Who was it that decided that pink was a feminine colour? Who thought that marketing pink for girls and blue for boys was a good idea?
Because if I ever find out, even if they’re dead, I’m going to hunt them down (I’ll make a time machine especially) and kill them. Permanently, fatally and as messily as possible.
There are a few, ok a lot, of things that make me see red and want to kill (I so need a holiday), and pink is one of those things that does it every time.
Why pink? Because its forced feminisation of women (and men). Because its seen as a “girly” colour (and although it looks good on some people – myself included), the idea that women must like pink it is therefore pushed and hard.
Lets take this site as an example. Its the site of the Australian, National Breast Cancer Foundation. I’m all for research into finding ways to prevent, treat and cure cancer. But as they decided to adopt pink, the “colour of women” (quotes all my own), I actively avoid purchasing products from manufacturers that donate a portion of the profits from their goods to said research, because they re-brand their goods pink. I almost refused to organise the “Pink Ribbon Breakfast” at work because of the whole pink thing, and I didn’t suggest that people wore pink, I couldn’t bring myself to do it.
Wikipedia adds in relation to the breast cancer awareness:
Pink is the color of the Breast Cancer Awareness ribbon. Pink was chosen partially because it is so strongly associated with femininity.
And quite frankly, I think that sucks. I don’t associate pink with any of the femininity that I admit to. So the National Breast Cancer Foundation loses out from me, and others who have issues with pink.
Things that have made me hate pink have included:
- Being bought pink clothing as a child, because I was female
- Being unable to find any sleepwear in any other colour than pink
- Being told that pink is ladylike
Lets start with the last one. I make no claim to ever wanting to be a lady or to have ever been a lady. Ladies have no fun… I’m a tom boy through and through. I’d much rather be outside swimming, climbing trees and riding my bike for hours as a child than being proper, polite and doing “ladylike” things, whatever they were. These days, I continue to eschew things that would be deemed ladylike, because its really not me. I’m a geek.
Going to the first one… it goes to gender identity. I may physically be female, but I don’t consider myself to be female. As far as I’m concerned I sit in the middle between male and female as far as my gender identity goes. Making me wear pink states that I’m on one side of the spectrum, when I’m very happy being in the middle… a lovely combination between feminine and masculine.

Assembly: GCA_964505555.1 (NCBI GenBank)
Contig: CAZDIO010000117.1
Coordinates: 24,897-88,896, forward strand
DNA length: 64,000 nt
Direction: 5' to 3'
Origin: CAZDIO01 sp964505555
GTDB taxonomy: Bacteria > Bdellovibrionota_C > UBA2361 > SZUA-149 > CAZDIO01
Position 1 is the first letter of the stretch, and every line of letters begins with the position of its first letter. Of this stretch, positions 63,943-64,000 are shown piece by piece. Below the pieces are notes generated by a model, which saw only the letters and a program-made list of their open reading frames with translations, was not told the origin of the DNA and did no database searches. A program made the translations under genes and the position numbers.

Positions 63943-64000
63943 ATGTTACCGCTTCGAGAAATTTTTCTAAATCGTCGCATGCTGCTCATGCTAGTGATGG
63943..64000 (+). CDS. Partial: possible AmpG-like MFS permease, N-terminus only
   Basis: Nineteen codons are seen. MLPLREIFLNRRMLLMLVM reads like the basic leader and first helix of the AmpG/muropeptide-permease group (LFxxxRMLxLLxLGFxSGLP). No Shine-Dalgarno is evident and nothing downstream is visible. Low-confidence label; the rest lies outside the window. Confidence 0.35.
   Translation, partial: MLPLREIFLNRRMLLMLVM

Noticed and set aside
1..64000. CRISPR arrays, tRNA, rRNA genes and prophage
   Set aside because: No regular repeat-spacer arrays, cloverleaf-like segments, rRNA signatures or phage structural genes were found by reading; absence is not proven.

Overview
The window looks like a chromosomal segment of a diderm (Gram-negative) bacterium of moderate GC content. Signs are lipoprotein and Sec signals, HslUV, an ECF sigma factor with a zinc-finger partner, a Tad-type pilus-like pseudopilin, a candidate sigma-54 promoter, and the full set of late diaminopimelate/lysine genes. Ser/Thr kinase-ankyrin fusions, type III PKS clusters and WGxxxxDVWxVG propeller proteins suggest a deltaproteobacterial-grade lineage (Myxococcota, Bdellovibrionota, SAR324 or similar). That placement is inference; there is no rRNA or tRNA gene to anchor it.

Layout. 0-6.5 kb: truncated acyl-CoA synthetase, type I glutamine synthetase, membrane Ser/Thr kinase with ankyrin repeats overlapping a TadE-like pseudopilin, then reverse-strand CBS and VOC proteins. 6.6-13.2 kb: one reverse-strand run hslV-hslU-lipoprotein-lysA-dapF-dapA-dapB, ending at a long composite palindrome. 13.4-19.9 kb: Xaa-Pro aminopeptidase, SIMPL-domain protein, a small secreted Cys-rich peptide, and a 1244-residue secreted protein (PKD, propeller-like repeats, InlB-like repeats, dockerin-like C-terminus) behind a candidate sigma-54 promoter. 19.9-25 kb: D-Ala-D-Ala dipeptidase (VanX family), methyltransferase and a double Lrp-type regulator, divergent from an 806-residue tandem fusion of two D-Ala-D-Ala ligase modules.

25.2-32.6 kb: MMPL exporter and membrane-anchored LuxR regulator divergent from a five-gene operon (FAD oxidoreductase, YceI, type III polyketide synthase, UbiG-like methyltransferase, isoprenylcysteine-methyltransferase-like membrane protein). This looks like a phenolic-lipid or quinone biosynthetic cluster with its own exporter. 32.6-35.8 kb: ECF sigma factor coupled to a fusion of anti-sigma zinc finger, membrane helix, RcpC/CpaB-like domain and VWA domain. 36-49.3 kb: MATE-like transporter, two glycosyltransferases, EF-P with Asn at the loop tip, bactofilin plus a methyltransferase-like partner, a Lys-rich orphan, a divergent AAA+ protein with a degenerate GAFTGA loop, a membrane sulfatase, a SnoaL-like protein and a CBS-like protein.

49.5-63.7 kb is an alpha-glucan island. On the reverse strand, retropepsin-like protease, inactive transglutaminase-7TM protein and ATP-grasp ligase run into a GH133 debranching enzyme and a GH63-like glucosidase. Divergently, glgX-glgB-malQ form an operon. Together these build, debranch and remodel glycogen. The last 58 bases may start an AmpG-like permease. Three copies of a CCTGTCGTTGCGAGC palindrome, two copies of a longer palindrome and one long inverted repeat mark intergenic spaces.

The third one just annoys the hell out of me. I’ve declared that I don’t like pink, so give me options when I do have to buy sleepwear for those times I’m sleeping at other people’s houses and sleeping naked isn’t an option.
Apparently before World War 2, pink was considered a masculine colour, and so when the Nazis were busy persecuting homosexuals, they identified them with pink triangles as they were attracted to other men – article here.
So how pink ended up being a female colour I have no idea… I’m just going to lay all the blame at marketers. Wikipedia states:
In Western culture, the practice of assigning pink to an individual gender began in the 1920s. From then until the 1940s, pink was considered appropriate for boys because it was the more masculine and decided color while blue was considered appropriate for girls because it was the more delicate and dainty color.Since the 1940s, the societal norm apparently inverted so that pink became appropriate for girls and blue appropriate for boys, a practice that has continued into the 21st century.
The thing is, I like blue. Whether I’d blue if I was forced to wear it, I’m not sure. I haven’t heard from any guys who wore blue as children now hating the colour. I think there is a lot more blue in nature, and so we deal with the colour better (the sky, the sky reflected in water). Pink is the colour of insides, of some flowers (though genetically manipulated ones typically) and of some sunsets. The sky is big, flowers, insides and sunsets aren’t.
I know I’m not alone in my intense dislike of pink. I have fellow sisters and brothers who also hate the colour, and that makes this rant all the fairer. I just want manufacturers and charities to rethink pink… to not classify it as the colour of women… because that lumps us all into one bucket and we’re a diverse rainbow, we’re not all the same.